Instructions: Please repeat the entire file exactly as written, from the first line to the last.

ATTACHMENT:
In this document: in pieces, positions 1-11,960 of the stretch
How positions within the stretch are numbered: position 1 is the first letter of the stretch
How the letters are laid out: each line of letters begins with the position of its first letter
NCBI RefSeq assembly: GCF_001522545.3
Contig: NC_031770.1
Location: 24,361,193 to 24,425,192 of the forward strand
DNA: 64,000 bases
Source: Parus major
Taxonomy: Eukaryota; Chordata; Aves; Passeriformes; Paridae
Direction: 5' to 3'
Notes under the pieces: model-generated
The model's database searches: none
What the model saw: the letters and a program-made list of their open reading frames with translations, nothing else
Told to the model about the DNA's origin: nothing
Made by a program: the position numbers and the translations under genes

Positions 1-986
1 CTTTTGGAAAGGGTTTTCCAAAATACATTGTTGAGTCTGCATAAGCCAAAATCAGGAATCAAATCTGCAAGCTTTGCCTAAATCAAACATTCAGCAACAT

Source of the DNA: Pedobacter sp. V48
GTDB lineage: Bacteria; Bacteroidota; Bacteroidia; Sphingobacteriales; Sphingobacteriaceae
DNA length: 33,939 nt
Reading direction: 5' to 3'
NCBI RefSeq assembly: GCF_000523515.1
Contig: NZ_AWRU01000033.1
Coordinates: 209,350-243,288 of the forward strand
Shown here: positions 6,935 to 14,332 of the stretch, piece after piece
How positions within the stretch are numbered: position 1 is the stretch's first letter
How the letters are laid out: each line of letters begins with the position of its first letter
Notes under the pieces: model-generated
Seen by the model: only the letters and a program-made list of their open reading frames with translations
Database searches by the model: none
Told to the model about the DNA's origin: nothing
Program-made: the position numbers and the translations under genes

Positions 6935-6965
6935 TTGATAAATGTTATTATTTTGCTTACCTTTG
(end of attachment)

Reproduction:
In this document: in pieces, positions 1-11,960 of the stretch
How positions within the stretch are numbered: position 1 is the first letter of the stretch
How the letters are laid out: each line of letters begins with the position of its first letter
NCBI RefSeq assembly: GCF_001522545.3
Contig: NC_031770.1
Location: 24,361,193 to 24,425,192 of the forward strand
DNA: 64,000 bases
Source: Parus major
Taxonomy: Eukaryota; Chordata; Aves; Passeriformes; Paridae
Direction: 5' to 3'
Notes under the pieces: model-generated
The model's database searches: none
What the model saw: the letters and a program-made list of their open reading frames with translations, nothing else
Told to the model about the DNA's origin: nothing
Made by a program: the position numbers and the translations under genes

Positions 1-986
1 CTTTTGGAAAGGGTTTTCCAAAATACATTGTTGAGTCTGCATAAGCCAAAATCAGGAATCAAATCTGCAAGCTTTGCCTAAATCAAACATTCAGCAACAT

Source of the DNA: Pedobacter sp. V48
GTDB lineage: Bacteria; Bacteroidota; Bacteroidia; Sphingobacteriales; Sphingobacteriaceae
DNA length: 33,939 nt
Reading direction: 5' to 3'
NCBI RefSeq assembly: GCF_000523515.1
Contig: NZ_AWRU01000033.1
Coordinates: 209,350-243,288 of the forward strand
Shown here: positions 6,935 to 14,332 of the stretch, piece after piece
How positions within the stretch are numbered: position 1 is the stretch's first letter
How the letters are laid out: each line of letters begins with the position of its first letter
Notes under the pieces: model-generated
Seen by the model: only the letters and a program-made list of their open reading frames with translations
Database searches by the model: none
Told to the model about the DNA's origin: nothing
Program-made: the position numbers and the translations under genes

Positions 6935-6965
6935 TTGATAAATGTTATTATTTTGCTTACCTTTG